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Thymocytes are cells that live in the thymus, an organ of the immune system. Biologists categorize these cells as hematopoietic progenitor cells, which means that they are able to differentiate into other blood cells. Within the thymus, thymocytes enter a selection and maturation process called thymopoiesis and become T lymphocytes or T cells, important cells for the immune system. During the three stages of thymopoeisis, defective cells or cells that are harmful to the body are filtered out and eliminated. If a thymocyte passes all three stages, it enters the body’s normal blood circulation as a mature T cell.
The hematopoeitic progenitor cells in the bone marrow that travel through the blood and naturally reach the thymus automatically become thymocytes. In the first stage of thymopoiesis, the beta selection process, an early thymocyte attempts to create a T cell receptor by cutting up DNA and linking its different gene fragments. This way, each T cell has a different T cell receptor that can recognize and defend against a wider variety of bacteria and viruses. The body eliminates any thymocytes that are not able to successfully show their T cell receptors on their cell surfaces.
In the second stage of thymopoeisis, the positive selection process, a thymocyte must prove that its T cell receptor can bind with a major histocompatibility complex (MHC) molecule. When these molecules have proteins on their cell surfaces, a T cell must bind with them to determine whether the protein is safe or dangerous to the body. Any thymocytes with T cell receptors that are unable to bind to MHC molecules undergo apoptosis, cell death. Some thymocytes at risk of apoptosis can save themselves by fashioning new T cell receptors during this stage.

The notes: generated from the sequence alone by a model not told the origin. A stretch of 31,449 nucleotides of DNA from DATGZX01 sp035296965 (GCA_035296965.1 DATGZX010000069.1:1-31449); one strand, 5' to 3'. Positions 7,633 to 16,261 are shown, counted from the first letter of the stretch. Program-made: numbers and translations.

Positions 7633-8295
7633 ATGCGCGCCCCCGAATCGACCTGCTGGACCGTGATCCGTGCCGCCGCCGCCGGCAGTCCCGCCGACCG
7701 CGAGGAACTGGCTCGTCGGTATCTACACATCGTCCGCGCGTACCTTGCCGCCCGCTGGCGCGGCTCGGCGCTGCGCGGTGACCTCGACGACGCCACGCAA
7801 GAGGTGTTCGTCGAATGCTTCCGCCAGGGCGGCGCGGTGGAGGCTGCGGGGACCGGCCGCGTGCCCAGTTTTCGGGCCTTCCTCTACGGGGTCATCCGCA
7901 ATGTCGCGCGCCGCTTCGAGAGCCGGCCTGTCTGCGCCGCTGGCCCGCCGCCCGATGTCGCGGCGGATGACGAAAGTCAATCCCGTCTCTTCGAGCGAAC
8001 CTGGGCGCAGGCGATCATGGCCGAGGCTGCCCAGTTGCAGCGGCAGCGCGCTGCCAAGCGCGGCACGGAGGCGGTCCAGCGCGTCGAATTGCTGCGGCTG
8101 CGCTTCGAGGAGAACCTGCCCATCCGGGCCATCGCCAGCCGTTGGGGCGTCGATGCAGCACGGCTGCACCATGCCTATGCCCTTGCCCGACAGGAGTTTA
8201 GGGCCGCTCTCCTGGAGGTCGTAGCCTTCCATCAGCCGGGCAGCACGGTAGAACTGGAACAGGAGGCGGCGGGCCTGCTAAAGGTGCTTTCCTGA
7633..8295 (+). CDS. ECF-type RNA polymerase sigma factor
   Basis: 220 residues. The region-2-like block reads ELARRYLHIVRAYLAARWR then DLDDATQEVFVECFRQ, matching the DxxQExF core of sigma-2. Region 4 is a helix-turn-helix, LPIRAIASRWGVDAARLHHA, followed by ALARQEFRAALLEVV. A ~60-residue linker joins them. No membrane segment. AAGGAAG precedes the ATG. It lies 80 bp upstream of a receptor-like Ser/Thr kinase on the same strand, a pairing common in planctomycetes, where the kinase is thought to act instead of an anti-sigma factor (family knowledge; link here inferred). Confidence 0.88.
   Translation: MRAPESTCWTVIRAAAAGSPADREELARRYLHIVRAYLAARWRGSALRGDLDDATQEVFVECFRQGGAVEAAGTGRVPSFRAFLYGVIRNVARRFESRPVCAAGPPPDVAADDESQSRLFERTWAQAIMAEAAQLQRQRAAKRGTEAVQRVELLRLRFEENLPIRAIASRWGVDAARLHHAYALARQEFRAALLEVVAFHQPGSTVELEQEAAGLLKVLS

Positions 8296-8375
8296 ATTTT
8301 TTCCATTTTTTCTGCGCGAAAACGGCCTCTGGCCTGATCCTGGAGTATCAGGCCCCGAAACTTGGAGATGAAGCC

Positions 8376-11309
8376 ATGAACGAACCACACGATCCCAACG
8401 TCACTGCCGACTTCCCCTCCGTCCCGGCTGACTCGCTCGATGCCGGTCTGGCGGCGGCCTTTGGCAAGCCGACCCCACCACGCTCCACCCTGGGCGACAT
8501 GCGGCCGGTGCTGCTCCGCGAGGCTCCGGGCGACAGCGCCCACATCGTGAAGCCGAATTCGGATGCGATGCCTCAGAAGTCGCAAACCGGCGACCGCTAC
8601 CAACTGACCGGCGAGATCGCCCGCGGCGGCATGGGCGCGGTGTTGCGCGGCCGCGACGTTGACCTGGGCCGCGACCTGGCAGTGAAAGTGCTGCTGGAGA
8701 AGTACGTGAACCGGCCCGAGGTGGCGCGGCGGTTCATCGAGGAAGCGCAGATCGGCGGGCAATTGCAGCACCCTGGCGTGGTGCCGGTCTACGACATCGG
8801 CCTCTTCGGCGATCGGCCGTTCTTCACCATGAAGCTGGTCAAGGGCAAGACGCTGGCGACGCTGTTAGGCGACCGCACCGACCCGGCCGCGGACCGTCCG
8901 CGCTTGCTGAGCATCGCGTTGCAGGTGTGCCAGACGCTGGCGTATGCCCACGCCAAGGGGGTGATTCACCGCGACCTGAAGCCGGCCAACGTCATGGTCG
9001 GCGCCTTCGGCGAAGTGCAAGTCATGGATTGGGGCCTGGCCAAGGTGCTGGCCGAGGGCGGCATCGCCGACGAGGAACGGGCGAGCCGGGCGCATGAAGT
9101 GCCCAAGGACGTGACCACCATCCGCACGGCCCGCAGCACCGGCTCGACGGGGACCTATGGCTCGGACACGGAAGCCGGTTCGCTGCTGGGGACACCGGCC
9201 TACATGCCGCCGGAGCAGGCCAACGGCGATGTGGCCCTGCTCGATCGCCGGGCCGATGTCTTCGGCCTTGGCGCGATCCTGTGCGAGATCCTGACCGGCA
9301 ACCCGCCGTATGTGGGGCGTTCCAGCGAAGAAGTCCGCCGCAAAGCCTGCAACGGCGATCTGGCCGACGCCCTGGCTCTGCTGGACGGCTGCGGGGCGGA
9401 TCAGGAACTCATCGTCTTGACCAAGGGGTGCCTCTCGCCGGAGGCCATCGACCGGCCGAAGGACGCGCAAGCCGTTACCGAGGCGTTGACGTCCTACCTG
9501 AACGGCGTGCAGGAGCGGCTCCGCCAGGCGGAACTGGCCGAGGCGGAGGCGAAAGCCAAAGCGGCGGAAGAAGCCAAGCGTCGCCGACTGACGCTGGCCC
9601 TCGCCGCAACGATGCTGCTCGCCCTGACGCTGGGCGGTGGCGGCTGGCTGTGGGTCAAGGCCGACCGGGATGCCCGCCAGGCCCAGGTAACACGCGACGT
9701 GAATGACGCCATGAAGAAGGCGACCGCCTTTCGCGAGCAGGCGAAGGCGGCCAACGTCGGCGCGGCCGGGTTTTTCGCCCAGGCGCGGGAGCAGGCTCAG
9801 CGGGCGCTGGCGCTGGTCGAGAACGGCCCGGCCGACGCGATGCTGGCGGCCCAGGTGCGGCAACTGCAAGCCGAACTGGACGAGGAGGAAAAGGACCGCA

Thymopoeisis ends when thymocytes pass the the negative selection process, during which the body eliminates any thymocytes that are able to bond to self-proteins. Self-proteins are harmless proteins made by the body, and T cells that bond to self-proteins can accidentally trigger immunological responses. After successfully passing thymopoesis, cells enter the blood stream as mature T cells and participate as members of the immune system. Some T cells may make it through the negative selection process even though they can bond to self-proteins, but these cells are usually suppressed or eliminated by regulatory cells. If these regulatory cells fail, the person may develop an autoimmune disease in which the cells attack the body.
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